Herb Reichert  |  Jun 25, 2020  |  47 comments
I've been wrestling with my elders about new ways to measure loudspeakers, lobbying for methods that might correlate more directly with a listener's experience. And wouldn't you know? Right in the middle of this Socratic dialogue, I put the fresh-from-UPS, $1000/pair, Tannoy Revolution XT 6s into my reference system, plunking them down on my 24" Sound Anchor Reference stands in the same spot my Harbeth P3ESRs had been sitting. And I freaked! I was using the Rogue RP-7 preamp and the Rogue Stereo 100 (100Wpc) amplifier, and I could never adequately describe how bad the shiny white Tannoys sounded. Imagine sound that's thin, metallic, herky-jerky, dull, and rolled off completely below about 90Hz.
Robert Schryer  |  May 21, 2020  |  112 comments
Reviewing a new loudspeaker from Totem feels like destiny—as if a formative moment 30 years ago has come full circle. That's because the first genuine audiophile speaker I ever owned was Totem's now-iconic Model 1, a product whose arrival altered many audiophiles' expectations of how much great—and wide-range—sound a small speaker can deliver. It's still being made today, at least in spirit.
Ken Micallef  |  Apr 17, 2020  |  3 comments
Located outside Glasgow, in a geographical area that's also home to Linn Products and Tannoy Ltd.—and also near the storied whisky distilleries of Aberfeldy and Blair Atholl—Fyne Audio got off to a fast start. A mere three years after the company's 2017 founding, Fyne already has distribution deals in 50 countries and offers 24 products in seven series.
John Atkinson  |  Nov 21, 2019  |  13 comments
Unlike the world of recorded music, where streaming has decimated sales of physical products, book publishing is seeing the reverse trend: sales of eBooks are declining while those of both hardback and paperback books are recovering. I have been a book junkie all my life—the two long walls of my listening room are lined with floor-to-ceiling bookshelves and I have many boxes of books in storage—but these days almost all my book reading is with the Kindle app on my iPad mini.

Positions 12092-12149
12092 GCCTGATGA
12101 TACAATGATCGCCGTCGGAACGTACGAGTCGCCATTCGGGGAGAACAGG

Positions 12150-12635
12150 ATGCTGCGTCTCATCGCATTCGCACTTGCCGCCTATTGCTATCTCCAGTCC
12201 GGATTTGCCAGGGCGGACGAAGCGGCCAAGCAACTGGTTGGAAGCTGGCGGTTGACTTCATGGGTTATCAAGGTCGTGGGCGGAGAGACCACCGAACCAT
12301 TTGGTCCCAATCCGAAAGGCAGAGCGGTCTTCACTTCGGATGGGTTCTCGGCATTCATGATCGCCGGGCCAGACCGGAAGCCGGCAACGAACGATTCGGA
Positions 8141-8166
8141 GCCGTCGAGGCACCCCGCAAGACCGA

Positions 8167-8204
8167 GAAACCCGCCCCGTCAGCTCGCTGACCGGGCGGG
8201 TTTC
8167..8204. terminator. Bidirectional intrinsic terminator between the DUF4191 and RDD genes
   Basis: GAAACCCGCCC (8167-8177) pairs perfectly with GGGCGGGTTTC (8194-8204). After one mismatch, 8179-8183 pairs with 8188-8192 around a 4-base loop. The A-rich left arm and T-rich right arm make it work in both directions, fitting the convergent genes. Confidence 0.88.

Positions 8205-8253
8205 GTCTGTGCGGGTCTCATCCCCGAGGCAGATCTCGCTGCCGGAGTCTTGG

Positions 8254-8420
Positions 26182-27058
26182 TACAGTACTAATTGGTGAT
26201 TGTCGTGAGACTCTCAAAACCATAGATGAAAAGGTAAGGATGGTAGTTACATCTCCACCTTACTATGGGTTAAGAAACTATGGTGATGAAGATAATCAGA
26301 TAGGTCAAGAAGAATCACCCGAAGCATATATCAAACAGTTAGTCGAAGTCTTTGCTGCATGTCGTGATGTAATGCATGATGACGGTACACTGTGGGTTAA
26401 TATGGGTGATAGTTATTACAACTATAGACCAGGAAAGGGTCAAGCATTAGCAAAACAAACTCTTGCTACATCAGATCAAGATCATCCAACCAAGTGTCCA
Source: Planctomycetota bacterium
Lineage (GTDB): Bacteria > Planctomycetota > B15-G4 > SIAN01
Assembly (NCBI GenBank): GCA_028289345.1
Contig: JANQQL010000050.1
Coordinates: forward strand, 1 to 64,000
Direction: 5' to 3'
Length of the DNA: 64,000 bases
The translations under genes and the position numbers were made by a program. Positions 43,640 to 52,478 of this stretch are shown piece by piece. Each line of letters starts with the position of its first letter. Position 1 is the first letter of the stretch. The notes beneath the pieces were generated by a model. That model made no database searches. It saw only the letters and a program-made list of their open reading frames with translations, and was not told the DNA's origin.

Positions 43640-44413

Herb Reichert  |  Oct 16, 2019  |  27 comments
In the realm of loudspeaker reviews, John Atkinson's measurements and my empirical observations have one important equivalency: Both are meaningless abstractions until confirmed by your listening experience.

Both are contingent on factors that are necessarily obtuse and not especially controllable.

John Atkinson  |  Sep 27, 2019  |  14 comments
It is said that while any competent engineer can design a superb loudspeaker if allowed an unlimited bill of materials, the true test is being able to produce a great-sounding, budget-priced speaker out of parts that cost a mere handful of dollars. With PSB's Alpha series of bookshelf speakers, Canadian engineer Paul Barton has illustrated this truism many times over the years.
Herb Reichert  |  Sep 26, 2019  |  51 comments
Class-D audio amplifiers: What's the argument for them? Class-A audio amplifiers: What's the argument against them? Class-AB amplifiers: Why does everybody make them? Each of these amplifier output architectures has strengths and weaknesses. Each will interface more or less successfully with a given loudspeaker in a given room. Each has a distinctive sonic signature. Consequently, as knowledgeable audiophiles with a laundry list of system-building goals, we are required to choose the amplifier type that best suits our speakers, our room, and our individual musical-aesthetic predilections.